Reflecting on 100 years of history at St. Mary’s in Saskatoon

St. Mary's Roman Catholic Church is located on the corner of Avenue O and 20th Street in Saskatoon. (Photo by Dan Classen)

By Darlene Polachic, Saskatoon Star Phoenix

[Previously published in the Oct. 19, 2019 issue of Saskatoon StarPhoenix: LINK ]

One hundred years ago, on March 12, 1919, St. Mary’s Roman Catholic parish was officially incorporated by Bishop Albert Pascal of the Diocese of Prince Albert, the jurisdiction under which the parish fell at the time. The parish was initially given the name Our Lady of Victory in recognition of the ending of World War I.

St. Mary’s was the second Catholic parish to be established in Saskatoon. The first was St. Paul’s on Spadina Crescent. The cornerstone for that church was laid in 1910 by then Prime Minister Sir Wilfred Laurier.

St. Mary’s Church was intended to serve the part of Saskatoon that was developing on the west side of the river. It was placed under the care of the Oblates of Mary Immaculate. Fr. Joseph Paille was appointed its first pastor. It was under Paille’s direction that construction of a church building began in 1920. An oversized basement was dug on the corner of 21st Street and Avenue O. It was covered over with a sloped roof, and this Basement Church—as it was known—was blessed by Abbott Ott of Muenster in December of that year. Early parishioners recalled that the structure was used not only for Mass and the Sacraments, but for recreation, as well.

Plans were in the works to construct a building on the Basement Church’s foundation, but the plans were scrapped when a fire in 1927 destroyed much of the existing structure. New plans were drawn up by architect Gentil Verbeke, and the cornerstone for the new church was laid in 1930 by Bishop Joseph Prud’homme on a different location. The red brick St. Mary’s Catholic church that stands on the corner of Avenue O and 20th Street today was blessed by Prud’homme and opened in November 1930.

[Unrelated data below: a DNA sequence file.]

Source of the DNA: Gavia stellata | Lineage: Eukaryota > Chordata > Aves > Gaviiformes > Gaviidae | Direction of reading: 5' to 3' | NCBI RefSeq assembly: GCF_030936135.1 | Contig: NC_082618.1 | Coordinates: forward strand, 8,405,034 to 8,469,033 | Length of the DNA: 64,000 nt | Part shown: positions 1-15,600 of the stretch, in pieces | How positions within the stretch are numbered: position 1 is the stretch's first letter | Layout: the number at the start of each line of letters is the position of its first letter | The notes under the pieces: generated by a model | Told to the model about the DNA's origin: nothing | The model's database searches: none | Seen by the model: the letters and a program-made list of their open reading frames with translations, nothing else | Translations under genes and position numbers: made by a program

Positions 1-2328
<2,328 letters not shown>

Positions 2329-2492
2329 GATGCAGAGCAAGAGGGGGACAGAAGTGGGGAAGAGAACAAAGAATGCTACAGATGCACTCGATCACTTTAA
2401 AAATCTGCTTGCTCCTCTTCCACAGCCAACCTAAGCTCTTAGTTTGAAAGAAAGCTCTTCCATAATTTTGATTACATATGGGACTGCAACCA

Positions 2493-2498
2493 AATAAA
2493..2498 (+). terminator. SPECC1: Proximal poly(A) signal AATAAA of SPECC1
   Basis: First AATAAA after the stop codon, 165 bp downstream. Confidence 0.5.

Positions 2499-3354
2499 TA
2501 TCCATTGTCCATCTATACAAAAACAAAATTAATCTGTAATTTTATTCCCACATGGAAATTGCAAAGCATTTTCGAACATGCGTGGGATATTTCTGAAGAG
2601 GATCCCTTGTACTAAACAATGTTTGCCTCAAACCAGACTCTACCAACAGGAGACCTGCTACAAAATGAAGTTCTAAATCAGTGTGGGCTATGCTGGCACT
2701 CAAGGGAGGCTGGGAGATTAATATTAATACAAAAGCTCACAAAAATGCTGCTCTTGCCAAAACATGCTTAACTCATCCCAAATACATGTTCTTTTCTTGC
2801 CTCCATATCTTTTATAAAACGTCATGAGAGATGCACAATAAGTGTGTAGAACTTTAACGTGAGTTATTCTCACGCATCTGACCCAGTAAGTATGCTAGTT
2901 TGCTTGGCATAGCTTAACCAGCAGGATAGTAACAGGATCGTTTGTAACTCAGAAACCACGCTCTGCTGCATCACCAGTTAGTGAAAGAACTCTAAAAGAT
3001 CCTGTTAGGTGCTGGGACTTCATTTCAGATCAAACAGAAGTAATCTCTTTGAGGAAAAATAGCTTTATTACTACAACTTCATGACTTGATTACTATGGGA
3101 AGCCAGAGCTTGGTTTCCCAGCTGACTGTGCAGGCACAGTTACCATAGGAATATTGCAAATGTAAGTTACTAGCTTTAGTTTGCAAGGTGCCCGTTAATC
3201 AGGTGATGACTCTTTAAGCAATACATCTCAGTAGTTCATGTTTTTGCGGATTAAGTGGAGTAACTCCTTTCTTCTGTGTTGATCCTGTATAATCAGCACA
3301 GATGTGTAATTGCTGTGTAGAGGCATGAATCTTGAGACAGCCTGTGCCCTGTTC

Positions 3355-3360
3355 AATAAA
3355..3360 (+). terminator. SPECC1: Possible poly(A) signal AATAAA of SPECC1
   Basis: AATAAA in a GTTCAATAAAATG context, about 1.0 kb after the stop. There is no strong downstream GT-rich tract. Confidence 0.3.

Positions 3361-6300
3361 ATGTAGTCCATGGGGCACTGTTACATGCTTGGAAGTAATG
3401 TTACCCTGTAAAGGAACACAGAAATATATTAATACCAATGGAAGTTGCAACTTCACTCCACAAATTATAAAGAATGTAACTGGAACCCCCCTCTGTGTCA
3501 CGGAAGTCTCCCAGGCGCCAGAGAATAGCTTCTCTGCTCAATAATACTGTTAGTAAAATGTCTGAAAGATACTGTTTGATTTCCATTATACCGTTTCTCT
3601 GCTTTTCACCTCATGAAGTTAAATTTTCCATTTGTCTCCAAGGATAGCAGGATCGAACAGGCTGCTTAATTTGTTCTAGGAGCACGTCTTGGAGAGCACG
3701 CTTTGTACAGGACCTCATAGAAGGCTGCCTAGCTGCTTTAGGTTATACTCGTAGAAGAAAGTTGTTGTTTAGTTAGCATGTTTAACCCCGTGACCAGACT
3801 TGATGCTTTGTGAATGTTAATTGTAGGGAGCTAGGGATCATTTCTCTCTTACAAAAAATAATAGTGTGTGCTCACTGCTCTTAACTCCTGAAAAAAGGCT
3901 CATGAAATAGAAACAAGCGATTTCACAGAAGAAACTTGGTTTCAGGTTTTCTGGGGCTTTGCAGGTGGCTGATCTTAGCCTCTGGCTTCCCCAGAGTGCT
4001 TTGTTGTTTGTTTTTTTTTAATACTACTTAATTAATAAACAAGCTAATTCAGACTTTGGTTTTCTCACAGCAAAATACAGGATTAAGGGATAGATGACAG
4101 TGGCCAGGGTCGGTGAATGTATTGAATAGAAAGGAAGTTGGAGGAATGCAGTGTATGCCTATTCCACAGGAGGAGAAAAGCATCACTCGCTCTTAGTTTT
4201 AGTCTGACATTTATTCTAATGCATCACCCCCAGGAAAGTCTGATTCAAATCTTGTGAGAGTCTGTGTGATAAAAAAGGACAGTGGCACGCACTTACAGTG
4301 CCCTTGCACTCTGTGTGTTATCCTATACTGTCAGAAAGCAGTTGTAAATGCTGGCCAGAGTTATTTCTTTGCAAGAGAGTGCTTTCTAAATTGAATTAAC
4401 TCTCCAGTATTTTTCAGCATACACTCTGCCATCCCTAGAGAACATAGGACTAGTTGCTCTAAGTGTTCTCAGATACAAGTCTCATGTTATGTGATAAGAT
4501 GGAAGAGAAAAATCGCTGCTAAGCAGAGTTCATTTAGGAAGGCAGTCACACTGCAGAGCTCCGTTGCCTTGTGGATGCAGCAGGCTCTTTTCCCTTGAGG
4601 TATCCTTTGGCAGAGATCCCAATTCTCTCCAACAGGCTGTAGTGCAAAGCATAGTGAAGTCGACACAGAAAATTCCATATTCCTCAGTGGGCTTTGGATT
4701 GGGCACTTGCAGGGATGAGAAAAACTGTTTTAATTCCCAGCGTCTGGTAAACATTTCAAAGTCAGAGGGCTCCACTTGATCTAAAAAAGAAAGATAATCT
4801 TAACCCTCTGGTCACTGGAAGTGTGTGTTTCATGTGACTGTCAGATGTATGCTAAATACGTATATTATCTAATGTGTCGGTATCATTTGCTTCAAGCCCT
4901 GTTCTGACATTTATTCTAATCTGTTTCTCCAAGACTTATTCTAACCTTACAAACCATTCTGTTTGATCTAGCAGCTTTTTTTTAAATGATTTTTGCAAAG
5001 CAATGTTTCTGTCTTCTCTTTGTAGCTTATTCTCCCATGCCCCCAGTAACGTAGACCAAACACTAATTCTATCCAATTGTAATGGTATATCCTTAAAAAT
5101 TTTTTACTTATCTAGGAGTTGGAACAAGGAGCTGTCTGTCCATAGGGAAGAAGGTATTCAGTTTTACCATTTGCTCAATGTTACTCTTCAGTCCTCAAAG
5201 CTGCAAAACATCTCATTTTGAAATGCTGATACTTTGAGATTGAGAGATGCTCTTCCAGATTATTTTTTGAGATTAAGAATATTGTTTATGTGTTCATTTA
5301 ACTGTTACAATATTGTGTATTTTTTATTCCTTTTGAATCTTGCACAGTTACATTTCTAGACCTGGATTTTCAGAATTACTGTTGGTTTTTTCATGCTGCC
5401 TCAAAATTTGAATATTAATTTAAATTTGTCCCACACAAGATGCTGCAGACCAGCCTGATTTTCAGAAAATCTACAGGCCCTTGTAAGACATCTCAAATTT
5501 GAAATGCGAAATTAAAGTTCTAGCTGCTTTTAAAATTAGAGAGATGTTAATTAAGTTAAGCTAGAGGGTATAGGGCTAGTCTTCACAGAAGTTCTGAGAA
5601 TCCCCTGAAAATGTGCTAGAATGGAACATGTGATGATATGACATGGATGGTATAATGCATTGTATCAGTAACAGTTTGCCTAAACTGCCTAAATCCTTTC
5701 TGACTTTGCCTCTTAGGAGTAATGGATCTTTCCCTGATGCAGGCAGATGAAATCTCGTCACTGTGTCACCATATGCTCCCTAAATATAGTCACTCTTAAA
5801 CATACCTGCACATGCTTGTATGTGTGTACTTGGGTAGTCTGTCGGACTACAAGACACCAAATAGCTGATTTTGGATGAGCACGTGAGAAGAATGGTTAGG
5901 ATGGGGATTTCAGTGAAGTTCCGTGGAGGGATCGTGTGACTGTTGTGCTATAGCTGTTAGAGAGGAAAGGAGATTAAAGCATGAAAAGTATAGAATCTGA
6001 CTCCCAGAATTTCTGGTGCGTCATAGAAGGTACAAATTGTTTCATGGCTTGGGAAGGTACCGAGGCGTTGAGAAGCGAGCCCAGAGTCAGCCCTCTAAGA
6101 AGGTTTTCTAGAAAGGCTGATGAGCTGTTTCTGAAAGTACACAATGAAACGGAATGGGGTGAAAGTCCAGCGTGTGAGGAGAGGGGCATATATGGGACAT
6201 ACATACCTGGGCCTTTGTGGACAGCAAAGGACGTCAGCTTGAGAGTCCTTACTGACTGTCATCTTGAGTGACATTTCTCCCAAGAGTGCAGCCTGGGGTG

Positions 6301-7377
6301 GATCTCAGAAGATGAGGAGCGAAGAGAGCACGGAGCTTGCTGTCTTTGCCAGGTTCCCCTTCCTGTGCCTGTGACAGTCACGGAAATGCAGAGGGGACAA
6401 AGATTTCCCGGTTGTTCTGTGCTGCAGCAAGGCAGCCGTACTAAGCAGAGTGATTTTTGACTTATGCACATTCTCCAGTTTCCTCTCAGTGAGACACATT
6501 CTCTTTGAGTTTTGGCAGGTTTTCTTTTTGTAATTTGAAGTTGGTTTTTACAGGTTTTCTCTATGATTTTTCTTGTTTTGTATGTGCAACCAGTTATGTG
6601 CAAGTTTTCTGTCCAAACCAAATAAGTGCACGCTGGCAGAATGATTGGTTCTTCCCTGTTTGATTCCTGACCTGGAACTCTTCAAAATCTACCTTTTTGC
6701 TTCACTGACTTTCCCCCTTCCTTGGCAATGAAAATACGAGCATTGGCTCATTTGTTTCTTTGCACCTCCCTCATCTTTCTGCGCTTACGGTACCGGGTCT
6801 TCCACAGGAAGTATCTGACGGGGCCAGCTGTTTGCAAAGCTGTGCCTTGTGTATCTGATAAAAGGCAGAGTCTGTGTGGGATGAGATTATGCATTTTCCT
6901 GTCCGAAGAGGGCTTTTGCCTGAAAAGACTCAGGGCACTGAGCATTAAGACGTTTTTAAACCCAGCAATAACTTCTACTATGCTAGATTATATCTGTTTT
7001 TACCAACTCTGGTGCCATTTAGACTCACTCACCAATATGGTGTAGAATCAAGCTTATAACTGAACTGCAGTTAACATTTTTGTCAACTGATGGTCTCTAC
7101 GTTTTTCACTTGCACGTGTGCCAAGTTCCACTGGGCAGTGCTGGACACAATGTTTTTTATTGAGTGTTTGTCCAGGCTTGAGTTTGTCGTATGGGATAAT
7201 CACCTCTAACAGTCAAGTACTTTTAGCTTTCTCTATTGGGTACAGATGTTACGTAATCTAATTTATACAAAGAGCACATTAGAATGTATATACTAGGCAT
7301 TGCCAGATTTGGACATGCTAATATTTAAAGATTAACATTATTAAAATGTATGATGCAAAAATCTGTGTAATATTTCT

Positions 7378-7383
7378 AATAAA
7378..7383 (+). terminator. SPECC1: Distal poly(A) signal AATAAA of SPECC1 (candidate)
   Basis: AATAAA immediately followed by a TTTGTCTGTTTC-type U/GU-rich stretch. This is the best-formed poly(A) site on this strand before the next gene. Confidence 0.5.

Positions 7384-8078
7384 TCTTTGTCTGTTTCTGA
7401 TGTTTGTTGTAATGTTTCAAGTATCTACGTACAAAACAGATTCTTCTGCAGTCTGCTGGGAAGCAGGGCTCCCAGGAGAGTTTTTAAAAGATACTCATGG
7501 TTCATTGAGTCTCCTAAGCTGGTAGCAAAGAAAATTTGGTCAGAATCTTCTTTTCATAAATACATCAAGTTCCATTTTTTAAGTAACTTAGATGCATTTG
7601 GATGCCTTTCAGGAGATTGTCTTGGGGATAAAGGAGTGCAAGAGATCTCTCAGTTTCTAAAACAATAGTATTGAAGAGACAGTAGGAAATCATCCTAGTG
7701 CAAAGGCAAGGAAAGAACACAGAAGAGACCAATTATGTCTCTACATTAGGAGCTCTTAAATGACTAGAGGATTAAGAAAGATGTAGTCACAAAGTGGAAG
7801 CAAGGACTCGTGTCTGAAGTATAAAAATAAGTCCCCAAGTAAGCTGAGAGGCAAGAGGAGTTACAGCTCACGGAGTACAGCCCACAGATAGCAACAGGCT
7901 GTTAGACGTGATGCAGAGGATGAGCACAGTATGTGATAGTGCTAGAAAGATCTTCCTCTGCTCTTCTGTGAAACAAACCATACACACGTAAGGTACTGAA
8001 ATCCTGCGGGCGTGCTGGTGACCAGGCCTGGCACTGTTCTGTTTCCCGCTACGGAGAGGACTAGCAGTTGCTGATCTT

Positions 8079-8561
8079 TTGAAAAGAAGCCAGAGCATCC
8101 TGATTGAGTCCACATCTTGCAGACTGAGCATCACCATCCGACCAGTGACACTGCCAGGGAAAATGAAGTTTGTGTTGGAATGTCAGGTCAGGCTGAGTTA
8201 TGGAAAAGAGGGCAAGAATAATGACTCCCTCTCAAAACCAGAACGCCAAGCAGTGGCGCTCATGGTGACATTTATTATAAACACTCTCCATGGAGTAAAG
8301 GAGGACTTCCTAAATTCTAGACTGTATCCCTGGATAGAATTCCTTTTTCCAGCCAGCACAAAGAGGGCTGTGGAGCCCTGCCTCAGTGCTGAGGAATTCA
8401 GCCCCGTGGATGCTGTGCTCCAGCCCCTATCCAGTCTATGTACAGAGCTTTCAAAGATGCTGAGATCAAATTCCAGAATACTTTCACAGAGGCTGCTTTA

In 1934, the parish was placed under the care of priests from the Redemptorist Order.

From its earliest days, St. Mary’s has served a multi-cultural congregation. As the late Tom Loran remarked at the church’s 75th anniversary celebration in 1994: “The parish…was a heterogeneous group if there ever was one—Italian, Polish, Ukrainian, Portuguese, German, English and French who knit together a quilt of Catholic unity in what was considered ‘the poor parish’ of the city.”

In the mid-20th Century, a strong Vietnamese component was added to the congregation, and in the 70s and 80s, immigrants from South and Central America joined its numbers. In more recent decades, St. Mary’s has welcomed people from Africa, the Middle East, Palestine, Iraq, Syria and Asia, as well as more newcomers from Europe. At last count, there are 40 to 60 different countries represented in the parish.

“We’re like a shared facility,” adds Loretta Skipper, a long-time member of the parish. “Spanish language Mass is held here every week, and Our Lady of Guadalupe (Indigenous, First Nations, Métis Catholic parish) also holds their Mass here.”

Skipper says St. Mary’s also has a long history of outreach ministry to the city’s core community. “One of the things we do is distribute food hampers to people within the parish boundaries. We get so many requests, we’ve had to limit distribution to a maximum of five hampers per week day.”

Loretta Skipper is a member of the committee in charge of the parish’s 100th anniversary commemoration. “Our theme is Celebrate 100 Years: A Journey of Faith, Hope and Charity, and we’re celebrating it all year long,” she says.

The first centennial event was a three-day mission that was held in March of 2019. Bishop Jon Hansen, CSsR, a former pastor at St. Mary’s, was the guest speaker. Hansen is now Bishop of the Mackenzie-Fort Smith diocese in the Northwest Territories.

In June 2019, the parish held a special weekend celebration to mark the Feast Day of Our Mother of Perpetual Help, a devotion promoted by the Redemptorists . The celebration included a barbecue and picnic, plus a procession through the parish neighbourhood on Corpus Christi Sunday.

“Our 100th anniversary celebrations will culminate with an event Sunday, October 20,” Skipper says. “That roughly coincides with the date the Redemptorists were placed in charge of St. Mary’s parish, so we’re celebrating two milestones at once.” Invitations went out to former pastors and others who have served at St. Mary’s, and the general public was invited to attend 4 p.m. Mass Oct. 20. A dinner and program followed.

Read ore about the celebration: Catholic Saskatoon News ARTICLE